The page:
–A series of nested case-control studies found that the use of the NSAID diclofenac was associated with an increase in the risk of myocardial infarction in patients with spondyloarthritis and osteoarthritis, relative to those taking the NSAID naproxen.2

–Intra-articular injections of corticosteroids or hyaluronic acid are often used for pain relief prior to an eventual total knee arthroplasty (TKA). An analysis of insurance data found that patients who had either type of injection within three months of a TKA had a higher risk of periprosthetic joint infection (PJI) after the operation than those who had injections >3 months prior to TKA.

Partial-Thickness Rotator Cuff Tears
–A randomized controlled trial of 78 patients with a partial-thickness rotator cuff compared outcomes of those who underwent immediate arthroscopic repair with outcomes among those who delayed operative repair until completing 6 months of nonoperative treatment, which included activity modification, PT, corticosteroid injections, and NSAIDs.3 At 2 and 12 months post-repair, both groups demonstrated improved function relative to initial evaluations. At the final follow-up, there were no significant between-group differences in range of motion, VAS, Constant score, or ASES score. Ten (29.4%) of the patients in the delayed group dropped out of the study due to symptom improvement.

Stem Cell Therapy
–A systematic review that assessed 46 studies investigating stem cell therapy for articular cartilage repair4 found low mean methodology scores, indicating overall poor-quality research. Only 1 of the 46 studies was classified as excellent, prompting the authors to conclude that evidence to support the use of stem cell therapy for cartilage repair is limited by a lack of high-quality studies and heterogeneity in the cell lines studied.

References

  1. Krebs EE, Gravely A, Nugent S, Jensen AC, DeRonne B, Goldsmith ES, Kroenke K, Bair MJ, Noorbaloochi S. Effect of opioid vs nonopioid medications on pain-related function in patients with chronic back pain or hip or knee osteoarthritis pain: the SPACE randomized clinical trial. JAMA. 2018 Mar 6;319(9):872-82.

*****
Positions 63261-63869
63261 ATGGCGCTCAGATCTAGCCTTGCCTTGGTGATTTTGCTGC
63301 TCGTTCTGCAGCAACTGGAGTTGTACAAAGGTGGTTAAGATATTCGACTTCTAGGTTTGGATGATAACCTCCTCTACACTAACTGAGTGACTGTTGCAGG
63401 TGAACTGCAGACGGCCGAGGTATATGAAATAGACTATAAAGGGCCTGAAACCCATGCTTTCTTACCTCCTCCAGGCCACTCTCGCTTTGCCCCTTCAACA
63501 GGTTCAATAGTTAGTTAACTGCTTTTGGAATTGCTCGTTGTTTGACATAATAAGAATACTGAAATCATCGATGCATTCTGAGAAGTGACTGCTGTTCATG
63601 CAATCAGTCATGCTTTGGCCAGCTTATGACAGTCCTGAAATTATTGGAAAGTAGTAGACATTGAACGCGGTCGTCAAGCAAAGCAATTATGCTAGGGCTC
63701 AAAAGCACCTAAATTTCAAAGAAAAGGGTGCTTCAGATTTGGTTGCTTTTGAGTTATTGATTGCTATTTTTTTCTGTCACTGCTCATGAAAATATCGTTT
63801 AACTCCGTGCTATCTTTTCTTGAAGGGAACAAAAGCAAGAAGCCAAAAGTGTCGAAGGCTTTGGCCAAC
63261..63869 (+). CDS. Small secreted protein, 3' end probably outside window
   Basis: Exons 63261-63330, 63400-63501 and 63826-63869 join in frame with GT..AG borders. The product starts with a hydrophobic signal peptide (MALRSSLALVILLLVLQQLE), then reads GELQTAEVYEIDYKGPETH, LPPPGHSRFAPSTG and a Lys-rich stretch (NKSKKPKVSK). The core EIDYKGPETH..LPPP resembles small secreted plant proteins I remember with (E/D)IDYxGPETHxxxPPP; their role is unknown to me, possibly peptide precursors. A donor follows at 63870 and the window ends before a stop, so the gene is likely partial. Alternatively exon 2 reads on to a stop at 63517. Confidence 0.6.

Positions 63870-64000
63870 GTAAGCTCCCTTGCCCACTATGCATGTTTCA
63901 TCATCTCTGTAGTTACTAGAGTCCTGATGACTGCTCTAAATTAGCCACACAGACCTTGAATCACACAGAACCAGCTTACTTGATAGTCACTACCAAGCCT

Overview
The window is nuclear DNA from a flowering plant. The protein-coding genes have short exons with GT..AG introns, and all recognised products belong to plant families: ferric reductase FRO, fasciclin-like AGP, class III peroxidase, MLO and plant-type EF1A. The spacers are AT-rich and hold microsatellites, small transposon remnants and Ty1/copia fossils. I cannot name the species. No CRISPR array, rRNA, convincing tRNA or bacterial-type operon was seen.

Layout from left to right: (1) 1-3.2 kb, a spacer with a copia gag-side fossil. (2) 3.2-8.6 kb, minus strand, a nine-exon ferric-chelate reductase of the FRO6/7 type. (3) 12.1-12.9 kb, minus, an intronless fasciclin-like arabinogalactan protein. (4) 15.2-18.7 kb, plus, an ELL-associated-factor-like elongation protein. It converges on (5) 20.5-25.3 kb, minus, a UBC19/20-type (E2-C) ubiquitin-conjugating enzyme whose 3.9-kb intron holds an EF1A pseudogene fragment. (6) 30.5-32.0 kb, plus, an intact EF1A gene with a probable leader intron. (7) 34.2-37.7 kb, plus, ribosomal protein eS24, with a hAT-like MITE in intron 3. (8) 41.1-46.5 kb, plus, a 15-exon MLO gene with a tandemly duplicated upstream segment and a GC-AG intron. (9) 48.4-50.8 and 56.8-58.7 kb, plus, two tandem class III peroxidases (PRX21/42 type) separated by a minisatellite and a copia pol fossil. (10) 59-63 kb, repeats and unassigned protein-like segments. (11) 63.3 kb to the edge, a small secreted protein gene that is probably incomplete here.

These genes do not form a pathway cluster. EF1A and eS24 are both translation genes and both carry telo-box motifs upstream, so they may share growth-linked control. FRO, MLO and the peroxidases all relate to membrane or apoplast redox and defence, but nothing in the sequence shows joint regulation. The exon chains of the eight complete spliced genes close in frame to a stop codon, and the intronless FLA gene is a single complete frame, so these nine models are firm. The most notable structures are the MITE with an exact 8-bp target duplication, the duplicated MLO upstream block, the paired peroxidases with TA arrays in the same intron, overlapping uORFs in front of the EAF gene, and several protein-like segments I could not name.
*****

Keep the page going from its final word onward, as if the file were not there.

2. Dubreuil M, Louie-Gao Q, Peloquin CE, Choi HK, Zhang Y, Neogi T. Risk ofcmyocardial infarction with use of selected non-steroidal anti-inflammatory drugs incpatients with spondyloarthritis and osteoarthritis. Ann Rheum Dis. 2018 Aug;77(8): 1137-42. Epub 2018 Apr 19.
  3. Kim YS, Lee HJ, Kim JH, Noh DY. When should we repair partial-thickness rotator cuff tears? Outcome comparison between immediate surgical repair versus delayed repair after 6-month period of nonsurgical treatment. Am J Sports Med. 2018 Apr;46(5):1091-6. Epub 2018 Mar 5.
  4. Park YB, Ha CW, Rhim JH, Lee HJ. Stem cell therapy for articular cartilage repair: review of the entity of cell populations used and the result of the clinical application of each entity. Am J Sports Med. 2018 Aug;46(10):2540-52. Epub 2017 Oct 12.

Why US Orthopaedic Residents Overprescribe Opiates

Hydrocodone Has Dark Side as Recreational DrugSeveral authors have described the medical-school experience as “socialization” into the medical field. Medical students often learn the scientific underpinnings simultaneously with the social processes of interviewing/dialoging, examining, and then developing a treatment plan with the patient. One “subspecialty” social process that orthopaedists learn is pain management. While we are certainly encouraged to understand the scientific basis of this important and complex topic, much of the learning comes in the form of mirroring: junior residents do what senior residents instruct them to do, while senior residents follow the direction of attendings. These passed-on habits are culturally ingrained and persistent.